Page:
1. Man was created to be a form of love wisdom. He was created into the image of God, into the likeness of God; 91-1 and God is Love Itself and Wisdom Itself.


It is well known that such as a man is by virtue of wisdom, such is the man; but the life of wisdom is love, and love is the essence, and wisdom is the form of love, as is shown in many places in ANGELIC WISDOM CONCERNING THE DIVINE LOVE AND WISDOM, to which it is not necessary to add more here.


2. At this day, for a man to be man, he ought to be a charity in form. It is said, at this day, because, in the process of time since the first creation, man has become external. For from love to the Lord he has turned away to wisdom. He has eaten of the tree of knowledge, and eaten of wisdom; and internal love is turned into exterior love.


The third heaven, which is from the first men, is in love and wisdom; whereas the second heaven is from the lower love called charity, and from the wisdom called intelligence. And at length, when man has become altogether external, then his love is called charity, and his wisdom, faith. Such is the state of the Church with men at this day.


With some there is spiritual love, but not celestial love, and spiritual love is charity; but with them then faith is the truth, and the truth makes the understanding or intelligence.


By a charity in form is meant that the man's life is a charity, and the form is from his life; but how this is will be told in what follows in the fourth article.


In heaven an angel appears in form as a charity. The quality of the charity is apparent from the face and is heard from the voice, a man after death becoming his own love, that is, the affection of his own love. Neither spirit nor angel is anything else; indeed, the form of his charity is in fact the spirit or angel himself in respect of his whole body. By some an angel was seen, and they discerned the form of his charity in each of his members, which is marvellous.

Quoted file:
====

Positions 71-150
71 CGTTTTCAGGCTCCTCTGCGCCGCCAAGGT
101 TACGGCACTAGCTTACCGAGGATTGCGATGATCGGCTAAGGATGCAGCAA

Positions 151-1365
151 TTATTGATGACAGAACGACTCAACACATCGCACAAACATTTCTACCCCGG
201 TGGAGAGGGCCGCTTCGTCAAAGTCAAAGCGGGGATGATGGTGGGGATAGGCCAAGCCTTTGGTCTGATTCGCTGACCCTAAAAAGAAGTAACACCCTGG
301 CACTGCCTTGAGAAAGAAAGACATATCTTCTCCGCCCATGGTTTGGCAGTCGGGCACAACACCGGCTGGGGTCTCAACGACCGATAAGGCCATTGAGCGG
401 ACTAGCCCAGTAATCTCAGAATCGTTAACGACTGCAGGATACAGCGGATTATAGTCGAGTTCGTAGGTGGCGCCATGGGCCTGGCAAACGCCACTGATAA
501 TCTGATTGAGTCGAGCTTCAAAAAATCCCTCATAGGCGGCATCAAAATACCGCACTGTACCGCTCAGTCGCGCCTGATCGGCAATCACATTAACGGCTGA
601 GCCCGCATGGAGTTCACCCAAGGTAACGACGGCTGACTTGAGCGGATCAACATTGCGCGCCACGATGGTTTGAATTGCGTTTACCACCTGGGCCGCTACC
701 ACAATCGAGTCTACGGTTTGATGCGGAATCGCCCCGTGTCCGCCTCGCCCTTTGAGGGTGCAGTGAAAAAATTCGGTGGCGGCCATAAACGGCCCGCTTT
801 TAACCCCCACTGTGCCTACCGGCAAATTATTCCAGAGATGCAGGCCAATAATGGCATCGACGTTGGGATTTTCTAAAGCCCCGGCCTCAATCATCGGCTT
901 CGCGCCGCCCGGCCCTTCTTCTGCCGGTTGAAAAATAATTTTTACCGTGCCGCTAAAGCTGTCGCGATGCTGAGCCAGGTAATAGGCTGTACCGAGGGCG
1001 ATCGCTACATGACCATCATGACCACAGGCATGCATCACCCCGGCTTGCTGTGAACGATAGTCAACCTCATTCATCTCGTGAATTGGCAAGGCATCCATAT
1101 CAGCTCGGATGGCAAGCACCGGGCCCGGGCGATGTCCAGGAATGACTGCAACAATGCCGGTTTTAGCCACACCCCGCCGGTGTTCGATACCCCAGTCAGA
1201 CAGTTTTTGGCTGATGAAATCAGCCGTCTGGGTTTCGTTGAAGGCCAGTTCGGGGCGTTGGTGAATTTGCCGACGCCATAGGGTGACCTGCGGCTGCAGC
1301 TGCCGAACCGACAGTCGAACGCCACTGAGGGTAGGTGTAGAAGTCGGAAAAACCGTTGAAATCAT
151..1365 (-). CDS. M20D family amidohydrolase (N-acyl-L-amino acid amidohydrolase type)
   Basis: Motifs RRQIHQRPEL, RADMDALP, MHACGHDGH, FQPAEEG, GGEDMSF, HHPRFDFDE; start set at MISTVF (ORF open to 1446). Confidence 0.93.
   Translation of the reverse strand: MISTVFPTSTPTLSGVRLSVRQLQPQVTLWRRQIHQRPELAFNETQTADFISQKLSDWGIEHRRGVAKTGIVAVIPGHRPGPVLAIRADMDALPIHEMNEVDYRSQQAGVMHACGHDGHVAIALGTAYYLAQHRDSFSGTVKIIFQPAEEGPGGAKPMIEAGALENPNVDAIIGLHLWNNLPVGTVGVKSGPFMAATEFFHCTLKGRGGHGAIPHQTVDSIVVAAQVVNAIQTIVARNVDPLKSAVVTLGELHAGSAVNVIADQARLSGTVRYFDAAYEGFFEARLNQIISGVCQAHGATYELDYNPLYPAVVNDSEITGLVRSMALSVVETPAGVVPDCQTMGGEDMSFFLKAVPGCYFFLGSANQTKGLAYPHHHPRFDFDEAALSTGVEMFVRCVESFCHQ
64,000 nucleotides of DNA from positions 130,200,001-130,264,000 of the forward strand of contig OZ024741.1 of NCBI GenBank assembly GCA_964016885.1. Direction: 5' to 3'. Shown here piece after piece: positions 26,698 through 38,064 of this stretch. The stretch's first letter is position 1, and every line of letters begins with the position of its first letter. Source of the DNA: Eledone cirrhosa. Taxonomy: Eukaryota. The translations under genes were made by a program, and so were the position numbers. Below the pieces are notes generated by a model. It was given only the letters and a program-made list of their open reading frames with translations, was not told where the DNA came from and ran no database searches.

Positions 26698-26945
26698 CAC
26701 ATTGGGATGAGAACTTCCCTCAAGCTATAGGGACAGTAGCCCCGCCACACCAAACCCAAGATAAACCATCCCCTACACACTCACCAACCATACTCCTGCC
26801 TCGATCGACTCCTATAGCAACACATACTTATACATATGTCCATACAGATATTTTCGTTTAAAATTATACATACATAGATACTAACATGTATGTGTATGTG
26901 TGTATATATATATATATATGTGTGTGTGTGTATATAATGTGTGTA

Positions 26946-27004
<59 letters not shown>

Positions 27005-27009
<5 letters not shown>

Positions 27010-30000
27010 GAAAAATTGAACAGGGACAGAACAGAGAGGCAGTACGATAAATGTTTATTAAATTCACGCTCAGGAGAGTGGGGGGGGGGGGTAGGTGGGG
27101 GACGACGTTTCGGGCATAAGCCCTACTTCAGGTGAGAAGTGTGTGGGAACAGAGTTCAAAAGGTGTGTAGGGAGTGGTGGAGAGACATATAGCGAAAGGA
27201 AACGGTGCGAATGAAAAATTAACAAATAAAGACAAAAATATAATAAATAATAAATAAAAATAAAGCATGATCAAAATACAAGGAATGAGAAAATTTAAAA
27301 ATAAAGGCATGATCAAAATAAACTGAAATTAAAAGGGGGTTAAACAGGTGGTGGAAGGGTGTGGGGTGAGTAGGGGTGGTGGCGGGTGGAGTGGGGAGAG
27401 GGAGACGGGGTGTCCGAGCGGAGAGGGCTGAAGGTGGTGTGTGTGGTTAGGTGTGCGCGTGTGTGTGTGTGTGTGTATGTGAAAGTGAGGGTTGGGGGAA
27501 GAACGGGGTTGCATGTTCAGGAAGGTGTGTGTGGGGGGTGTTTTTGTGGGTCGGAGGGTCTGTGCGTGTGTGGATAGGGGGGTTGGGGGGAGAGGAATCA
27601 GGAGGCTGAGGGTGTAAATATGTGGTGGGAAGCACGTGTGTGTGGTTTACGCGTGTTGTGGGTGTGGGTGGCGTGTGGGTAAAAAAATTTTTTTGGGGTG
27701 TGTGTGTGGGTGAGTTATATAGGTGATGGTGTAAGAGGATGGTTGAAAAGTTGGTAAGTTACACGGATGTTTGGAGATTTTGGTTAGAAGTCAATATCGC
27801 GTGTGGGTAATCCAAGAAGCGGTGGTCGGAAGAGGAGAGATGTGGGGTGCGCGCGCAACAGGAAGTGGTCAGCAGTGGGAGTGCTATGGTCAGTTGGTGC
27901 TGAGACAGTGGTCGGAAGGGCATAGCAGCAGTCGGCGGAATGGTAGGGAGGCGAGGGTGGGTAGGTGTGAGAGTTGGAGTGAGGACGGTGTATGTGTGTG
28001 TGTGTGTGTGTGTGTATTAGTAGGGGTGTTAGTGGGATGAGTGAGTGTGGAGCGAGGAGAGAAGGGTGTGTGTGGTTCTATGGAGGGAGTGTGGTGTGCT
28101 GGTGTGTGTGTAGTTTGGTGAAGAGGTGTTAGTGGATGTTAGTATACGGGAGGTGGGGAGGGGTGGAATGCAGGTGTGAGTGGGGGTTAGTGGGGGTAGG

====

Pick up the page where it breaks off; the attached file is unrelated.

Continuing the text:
In the world a man is not a charity in respect of his form, in face, body, or voice, but his mind may be; and after death his mind is a spirit in human form. Nevertheless, a sincere man, who thinks nothing contrary to charity, can be known from his face and voice; with difficulty however, because there exist such hypocrites as are able to imitate to the life, and even to put on, the sincerity of charity. But if an angel looks at his face and hears his voice, he recognizes what he is, not seeing the material covering that is over it, to which, however, a material man pays attention.


The forms of charity are innumerable, as many as the angels of the second heaven. In number they are unlimited. The varieties of charity are as many as the varieties of the affection of truth from good; and this affection is charity.


He who is not a form of charity is a form of hatred, or he who is not a form of the affection of truth from good, is a form of the affection of falsity from evil. It is of such that hell consists: they are all varieties of hatred and of lusting.


53-1 In the margin: "N.B."

54-1 In the margin: "N.B."

70-1 See nos. 136, 242:2, 478:2, 725:4.

90-1 In the MS. this heading has been deleted. Cf. 4a in the "Order and Arrangement" in number 0, and V in "The sections in their series" in number 199.

91-1 Genesis i. 26.